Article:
Leonard Range volcano
Mindanao (Philippines), 7.38°N / 126.05°E
Current status: normal or dormant (1 out of 5)
Leonard Range (also known as Leonard Kniazeff) volcano is an andesitic-dacitic volcanic complex with a 4x5 km caldera. It is located east of Davao Gulf in SE Mindanao, east of the major N-S-trending Philippine Fault and belongs to the East Mindanao Arc.
The last activity of Leonard Range probably occurred about 1800 years ago, indicated by radiocarbon dating of charred wood found in a pyroclastic flow deposit on the edge of the caldera.
The caldera contains Lake Leonard known for its abundance of fish species and as a surviving habitat of the rare Philippine crocodile.
Several thermal areas and solfataras occur at Leonard Range.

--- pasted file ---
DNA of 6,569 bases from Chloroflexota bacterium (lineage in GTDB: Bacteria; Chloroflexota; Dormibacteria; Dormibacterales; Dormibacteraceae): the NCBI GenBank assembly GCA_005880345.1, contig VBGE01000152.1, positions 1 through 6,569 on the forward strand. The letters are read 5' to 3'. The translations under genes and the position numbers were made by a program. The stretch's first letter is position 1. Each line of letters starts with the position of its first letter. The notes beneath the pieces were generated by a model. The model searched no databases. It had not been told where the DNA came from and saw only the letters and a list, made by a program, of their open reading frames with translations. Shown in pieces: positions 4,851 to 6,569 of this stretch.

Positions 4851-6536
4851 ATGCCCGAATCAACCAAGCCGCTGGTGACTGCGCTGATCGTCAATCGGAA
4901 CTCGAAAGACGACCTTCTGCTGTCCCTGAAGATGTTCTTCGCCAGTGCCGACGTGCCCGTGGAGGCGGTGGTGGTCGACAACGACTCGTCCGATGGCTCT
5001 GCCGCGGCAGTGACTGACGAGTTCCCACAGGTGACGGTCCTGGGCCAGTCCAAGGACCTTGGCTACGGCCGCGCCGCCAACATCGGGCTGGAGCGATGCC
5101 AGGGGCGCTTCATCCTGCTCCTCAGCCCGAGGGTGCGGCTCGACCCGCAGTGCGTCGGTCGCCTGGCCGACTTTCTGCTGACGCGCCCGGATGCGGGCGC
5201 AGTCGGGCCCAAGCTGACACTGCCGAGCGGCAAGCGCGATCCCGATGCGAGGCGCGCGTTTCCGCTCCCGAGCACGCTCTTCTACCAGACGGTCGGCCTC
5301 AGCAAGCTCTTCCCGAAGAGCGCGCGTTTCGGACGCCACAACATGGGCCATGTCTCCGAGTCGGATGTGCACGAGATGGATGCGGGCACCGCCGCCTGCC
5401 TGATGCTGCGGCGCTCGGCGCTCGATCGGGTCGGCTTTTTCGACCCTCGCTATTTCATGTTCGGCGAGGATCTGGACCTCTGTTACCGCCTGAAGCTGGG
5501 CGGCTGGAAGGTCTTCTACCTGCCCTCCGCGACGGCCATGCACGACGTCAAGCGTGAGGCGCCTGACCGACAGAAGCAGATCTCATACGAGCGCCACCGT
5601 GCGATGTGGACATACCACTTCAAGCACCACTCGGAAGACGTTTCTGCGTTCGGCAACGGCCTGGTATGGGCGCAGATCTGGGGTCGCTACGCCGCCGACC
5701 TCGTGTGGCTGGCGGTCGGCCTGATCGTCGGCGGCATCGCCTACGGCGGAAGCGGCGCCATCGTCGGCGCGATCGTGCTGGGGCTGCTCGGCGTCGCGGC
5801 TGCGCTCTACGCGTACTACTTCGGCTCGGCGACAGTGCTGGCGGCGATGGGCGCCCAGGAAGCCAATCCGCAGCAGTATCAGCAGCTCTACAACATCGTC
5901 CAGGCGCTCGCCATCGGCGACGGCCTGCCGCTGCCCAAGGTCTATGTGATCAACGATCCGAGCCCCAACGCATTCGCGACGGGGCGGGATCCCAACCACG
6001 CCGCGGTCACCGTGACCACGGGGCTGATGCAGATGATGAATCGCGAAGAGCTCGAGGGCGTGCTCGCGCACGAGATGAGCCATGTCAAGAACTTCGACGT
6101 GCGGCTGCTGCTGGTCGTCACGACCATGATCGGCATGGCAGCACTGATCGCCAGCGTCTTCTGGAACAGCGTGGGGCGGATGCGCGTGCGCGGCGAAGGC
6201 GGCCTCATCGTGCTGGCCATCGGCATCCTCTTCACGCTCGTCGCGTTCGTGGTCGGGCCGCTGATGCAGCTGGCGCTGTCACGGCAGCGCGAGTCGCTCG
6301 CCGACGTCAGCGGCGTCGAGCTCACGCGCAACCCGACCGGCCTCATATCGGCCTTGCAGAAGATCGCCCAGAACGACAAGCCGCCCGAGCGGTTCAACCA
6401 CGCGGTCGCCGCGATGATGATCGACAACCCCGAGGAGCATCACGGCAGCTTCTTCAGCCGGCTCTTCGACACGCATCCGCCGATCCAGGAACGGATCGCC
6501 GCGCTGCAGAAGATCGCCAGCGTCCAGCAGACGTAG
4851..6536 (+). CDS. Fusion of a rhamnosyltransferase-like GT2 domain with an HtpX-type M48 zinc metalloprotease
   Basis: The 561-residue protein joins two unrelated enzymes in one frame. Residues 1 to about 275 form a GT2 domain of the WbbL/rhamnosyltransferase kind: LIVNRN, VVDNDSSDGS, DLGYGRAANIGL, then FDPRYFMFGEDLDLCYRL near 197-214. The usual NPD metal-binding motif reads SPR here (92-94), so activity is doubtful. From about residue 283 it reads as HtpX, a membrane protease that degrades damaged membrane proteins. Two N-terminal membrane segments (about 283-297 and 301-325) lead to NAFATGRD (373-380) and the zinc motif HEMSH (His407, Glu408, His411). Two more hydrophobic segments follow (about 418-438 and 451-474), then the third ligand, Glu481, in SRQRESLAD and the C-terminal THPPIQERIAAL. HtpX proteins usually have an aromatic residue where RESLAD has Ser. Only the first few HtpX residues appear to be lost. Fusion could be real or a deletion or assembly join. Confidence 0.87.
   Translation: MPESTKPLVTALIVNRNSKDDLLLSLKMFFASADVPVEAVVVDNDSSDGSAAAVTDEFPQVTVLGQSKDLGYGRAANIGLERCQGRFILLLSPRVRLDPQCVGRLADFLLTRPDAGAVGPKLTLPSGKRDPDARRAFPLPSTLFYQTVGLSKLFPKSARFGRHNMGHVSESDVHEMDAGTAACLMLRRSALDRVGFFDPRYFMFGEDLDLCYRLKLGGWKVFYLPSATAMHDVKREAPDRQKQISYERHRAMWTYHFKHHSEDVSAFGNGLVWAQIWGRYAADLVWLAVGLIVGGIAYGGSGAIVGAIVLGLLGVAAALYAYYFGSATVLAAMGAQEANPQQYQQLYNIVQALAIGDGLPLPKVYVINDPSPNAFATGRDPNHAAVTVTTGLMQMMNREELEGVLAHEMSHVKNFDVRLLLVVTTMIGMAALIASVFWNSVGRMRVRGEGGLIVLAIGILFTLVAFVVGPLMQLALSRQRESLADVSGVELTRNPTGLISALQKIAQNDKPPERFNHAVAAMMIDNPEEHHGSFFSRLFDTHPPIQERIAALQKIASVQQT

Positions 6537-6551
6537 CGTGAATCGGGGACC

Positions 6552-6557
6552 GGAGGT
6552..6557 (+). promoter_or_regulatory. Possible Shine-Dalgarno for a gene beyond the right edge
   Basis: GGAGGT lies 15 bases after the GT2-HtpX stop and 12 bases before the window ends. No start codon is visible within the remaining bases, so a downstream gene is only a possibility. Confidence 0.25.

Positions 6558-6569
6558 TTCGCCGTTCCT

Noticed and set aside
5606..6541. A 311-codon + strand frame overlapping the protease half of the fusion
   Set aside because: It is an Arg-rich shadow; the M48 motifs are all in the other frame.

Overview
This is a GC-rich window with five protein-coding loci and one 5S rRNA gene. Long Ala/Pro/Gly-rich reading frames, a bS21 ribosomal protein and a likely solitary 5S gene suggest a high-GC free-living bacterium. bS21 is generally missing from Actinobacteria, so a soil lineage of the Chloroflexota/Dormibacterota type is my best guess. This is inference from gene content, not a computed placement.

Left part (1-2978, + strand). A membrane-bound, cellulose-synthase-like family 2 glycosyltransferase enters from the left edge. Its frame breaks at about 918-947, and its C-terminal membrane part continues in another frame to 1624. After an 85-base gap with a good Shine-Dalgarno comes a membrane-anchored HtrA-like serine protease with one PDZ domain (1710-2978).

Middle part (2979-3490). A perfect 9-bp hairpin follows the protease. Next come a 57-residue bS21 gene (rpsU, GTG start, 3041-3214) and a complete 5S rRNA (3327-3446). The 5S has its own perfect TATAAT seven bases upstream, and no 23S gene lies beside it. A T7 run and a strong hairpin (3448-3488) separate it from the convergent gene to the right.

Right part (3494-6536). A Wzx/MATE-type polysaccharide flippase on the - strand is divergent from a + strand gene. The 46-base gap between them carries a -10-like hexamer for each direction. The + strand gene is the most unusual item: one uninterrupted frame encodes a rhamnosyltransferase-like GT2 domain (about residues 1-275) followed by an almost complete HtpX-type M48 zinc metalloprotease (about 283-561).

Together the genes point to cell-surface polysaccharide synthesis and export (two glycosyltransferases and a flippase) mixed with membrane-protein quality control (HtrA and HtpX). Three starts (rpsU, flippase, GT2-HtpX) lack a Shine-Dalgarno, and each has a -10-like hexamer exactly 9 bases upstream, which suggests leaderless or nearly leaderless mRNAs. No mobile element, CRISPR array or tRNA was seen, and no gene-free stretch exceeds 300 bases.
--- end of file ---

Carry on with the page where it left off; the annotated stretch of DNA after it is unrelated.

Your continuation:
Leonard Range volcano eruptions: 120 AD ± 100 years (radiocarbon dated)
Latest nearby earthquakesNo recent earthquakes
BackgroundThe earliest known activity at the Leonard Range was 1.1 million years ago. A series of lava domes were built in the area around Lake Leonard from about 290,000 years ago. The latest epoch of activity occurred during the past 20,000 years and produced the Paloc pyroclastic deposits during an eruption between 6,000-1,800 years ago, which also formed the caldera.
The Leonard Range (or North Davao) area is the site of a geothermal exploration program.
Manat thermal area is located north of Lake Leonard, solfataras occur its SW rim, and active solfataras, fumaroles, and hot springs are found in the Amacan-Gopod thermal area south of the lake.
Lake Leonard is located inside the caldera and contains freshwater with fish species including Anguila pacifica, Clarias batrachus, Glossogobius giurus, Ophicephalus striatus and Tilapia mossambica. It is also home to the the endangered Philippine crocodile Crocodylus mindorensis which is found at the lake during the breeding season in July-September. (Source: Haribon Foundation, summarized in Lake Leonard).
See also: Sentinel hub | Landsat 8 | NASA FIRMS